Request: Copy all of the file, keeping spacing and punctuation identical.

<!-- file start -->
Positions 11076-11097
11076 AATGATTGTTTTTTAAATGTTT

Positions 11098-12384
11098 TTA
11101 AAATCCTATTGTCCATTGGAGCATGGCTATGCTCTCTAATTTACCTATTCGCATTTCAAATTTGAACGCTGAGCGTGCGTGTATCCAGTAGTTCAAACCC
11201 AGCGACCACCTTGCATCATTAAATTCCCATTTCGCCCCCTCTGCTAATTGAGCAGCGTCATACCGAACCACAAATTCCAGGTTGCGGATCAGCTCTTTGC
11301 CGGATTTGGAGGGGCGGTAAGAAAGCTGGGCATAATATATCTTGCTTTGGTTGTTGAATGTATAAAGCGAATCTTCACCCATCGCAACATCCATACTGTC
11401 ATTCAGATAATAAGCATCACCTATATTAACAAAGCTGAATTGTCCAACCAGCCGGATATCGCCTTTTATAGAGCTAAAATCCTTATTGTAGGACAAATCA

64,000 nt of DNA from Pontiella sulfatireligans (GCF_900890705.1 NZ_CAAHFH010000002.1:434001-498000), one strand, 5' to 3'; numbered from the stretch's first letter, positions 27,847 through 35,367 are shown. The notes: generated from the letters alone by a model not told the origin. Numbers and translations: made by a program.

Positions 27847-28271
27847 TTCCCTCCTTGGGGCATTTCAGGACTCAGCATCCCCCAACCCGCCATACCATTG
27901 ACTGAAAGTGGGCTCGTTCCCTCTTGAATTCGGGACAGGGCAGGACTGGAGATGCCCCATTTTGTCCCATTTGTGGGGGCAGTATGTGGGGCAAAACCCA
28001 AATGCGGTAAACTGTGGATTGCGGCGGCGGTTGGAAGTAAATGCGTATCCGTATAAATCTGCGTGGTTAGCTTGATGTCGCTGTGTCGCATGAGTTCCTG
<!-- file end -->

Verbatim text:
Positions 11076-11097
11076 AATGATTGTTTTTTAAATGTTT

Positions 11098-12384
11098 TTA
11101 AAATCCTATTGTCCATTGGAGCATGGCTATGCTCTCTAATTTACCTATTCGCATTTCAAATTTGAACGCTGAGCGTGCGTGTATCCAGTAGTTCAAACCC
11201 AGCGACCACCTTGCATCATTAAATTCCCATTTCGCCCCCTCTGCTAATTGAGCAGCGTCATACCGAACCACAAATTCCAGGTTGCGGATCAGCTCTTTGC
11301 CGGATTTGGAGGGGCGGTAAGAAAGCTGGGCATAATATATCTTGCTTTGGTTGTTGAATGTATAAAGCGAATCTTCACCCATCGCAACATCCATACTGTC
11401 ATTCAGATAATAAGCATCACCTATATTAACAAAGCTGAATTGTCCAACCAGCCGGATATCGCCTTTTATAGAGCTAAAATCCTTATTGTAGGACAAATCA

64,000 nt of DNA from Pontiella sulfatireligans (GCF_900890705.1 NZ_CAAHFH010000002.1:434001-498000), one strand, 5' to 3'; numbered from the stretch's first letter, positions 27,847 through 35,367 are shown. The notes: generated from the letters alone by a model not told the origin. Numbers and translations: made by a program.

Positions 27847-28271
27847 TTCCCTCCTTGGGGCATTTCAGGACTCAGCATCCCCCAACCCGCCATACCATTG
27901 ACTGAAAGTGGGCTCGTTCCCTCTTGAATTCGGGACAGGGCAGGACTGGAGATGCCCCATTTTGTCCCATTTGTGGGGGCAGTATGTGGGGCAAAACCCA
28001 AATGCGGTAAACTGTGGATTGCGGCGGCGGTTGGAAGTAAATGCGTATCCGTATAAATCTGCGTGGTTAGCTTGATGTCGCTGTGTCGCATGAGTTCCTG